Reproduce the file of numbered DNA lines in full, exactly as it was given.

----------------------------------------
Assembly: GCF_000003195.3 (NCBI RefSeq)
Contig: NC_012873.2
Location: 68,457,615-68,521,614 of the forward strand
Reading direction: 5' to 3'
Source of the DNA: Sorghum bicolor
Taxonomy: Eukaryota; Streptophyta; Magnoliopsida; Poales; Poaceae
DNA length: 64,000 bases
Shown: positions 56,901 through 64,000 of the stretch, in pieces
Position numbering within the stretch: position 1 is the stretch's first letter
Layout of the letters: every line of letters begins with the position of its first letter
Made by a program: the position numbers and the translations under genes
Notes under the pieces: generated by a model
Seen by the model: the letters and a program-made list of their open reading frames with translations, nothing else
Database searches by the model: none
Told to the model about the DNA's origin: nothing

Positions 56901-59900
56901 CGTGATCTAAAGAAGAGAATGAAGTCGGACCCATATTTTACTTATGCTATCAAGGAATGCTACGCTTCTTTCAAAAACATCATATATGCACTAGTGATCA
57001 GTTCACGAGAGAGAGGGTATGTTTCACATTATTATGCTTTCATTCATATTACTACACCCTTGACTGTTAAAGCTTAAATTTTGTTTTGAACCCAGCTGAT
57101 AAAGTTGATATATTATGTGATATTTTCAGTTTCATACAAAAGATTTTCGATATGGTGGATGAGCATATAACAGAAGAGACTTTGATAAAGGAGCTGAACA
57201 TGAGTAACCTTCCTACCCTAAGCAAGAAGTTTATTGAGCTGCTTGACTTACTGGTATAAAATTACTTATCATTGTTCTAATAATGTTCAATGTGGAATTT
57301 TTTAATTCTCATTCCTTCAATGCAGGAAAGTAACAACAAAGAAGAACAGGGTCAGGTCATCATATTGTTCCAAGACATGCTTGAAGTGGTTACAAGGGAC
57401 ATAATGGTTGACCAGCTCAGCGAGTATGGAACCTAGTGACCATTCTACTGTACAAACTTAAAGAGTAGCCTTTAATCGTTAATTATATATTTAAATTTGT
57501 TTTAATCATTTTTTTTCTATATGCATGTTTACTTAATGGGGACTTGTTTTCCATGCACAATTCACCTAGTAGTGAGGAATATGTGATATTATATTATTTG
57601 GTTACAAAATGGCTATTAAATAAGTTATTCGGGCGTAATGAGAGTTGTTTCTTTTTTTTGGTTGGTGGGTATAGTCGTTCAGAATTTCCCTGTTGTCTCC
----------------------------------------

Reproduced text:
Assembly: GCF_000003195.3 (NCBI RefSeq)
Contig: NC_012873.2
Location: 68,457,615-68,521,614 of the forward strand
Reading direction: 5' to 3'
Source of the DNA: Sorghum bicolor
Taxonomy: Eukaryota; Streptophyta; Magnoliopsida; Poales; Poaceae
DNA length: 64,000 bases
Shown: positions 56,901 through 64,000 of the stretch, in pieces
Position numbering within the stretch: position 1 is the stretch's first letter
Layout of the letters: every line of letters begins with the position of its first letter
Made by a program: the position numbers and the translations under genes
Notes under the pieces: generated by a model
Seen by the model: the letters and a program-made list of their open reading frames with translations, nothing else
Database searches by the model: none
Told to the model about the DNA's origin: nothing

Positions 56901-59900
56901 CGTGATCTAAAGAAGAGAATGAAGTCGGACCCATATTTTACTTATGCTATCAAGGAATGCTACGCTTCTTTCAAAAACATCATATATGCACTAGTGATCA
57001 GTTCACGAGAGAGAGGGTATGTTTCACATTATTATGCTTTCATTCATATTACTACACCCTTGACTGTTAAAGCTTAAATTTTGTTTTGAACCCAGCTGAT
57101 AAAGTTGATATATTATGTGATATTTTCAGTTTCATACAAAAGATTTTCGATATGGTGGATGAGCATATAACAGAAGAGACTTTGATAAAGGAGCTGAACA
57201 TGAGTAACCTTCCTACCCTAAGCAAGAAGTTTATTGAGCTGCTTGACTTACTGGTATAAAATTACTTATCATTGTTCTAATAATGTTCAATGTGGAATTT
57301 TTTAATTCTCATTCCTTCAATGCAGGAAAGTAACAACAAAGAAGAACAGGGTCAGGTCATCATATTGTTCCAAGACATGCTTGAAGTGGTTACAAGGGAC
57401 ATAATGGTTGACCAGCTCAGCGAGTATGGAACCTAGTGACCATTCTACTGTACAAACTTAAAGAGTAGCCTTTAATCGTTAATTATATATTTAAATTTGT
57501 TTTAATCATTTTTTTTCTATATGCATGTTTACTTAATGGGGACTTGTTTTCCATGCACAATTCACCTAGTAGTGAGGAATATGTGATATTATATTATTTG
57601 GTTACAAAATGGCTATTAAATAAGTTATTCGGGCGTAATGAGAGTTGTTTCTTTTTTTTGGTTGGTGGGTATAGTCGTTCAGAATTTCCCTGTTGTCTCC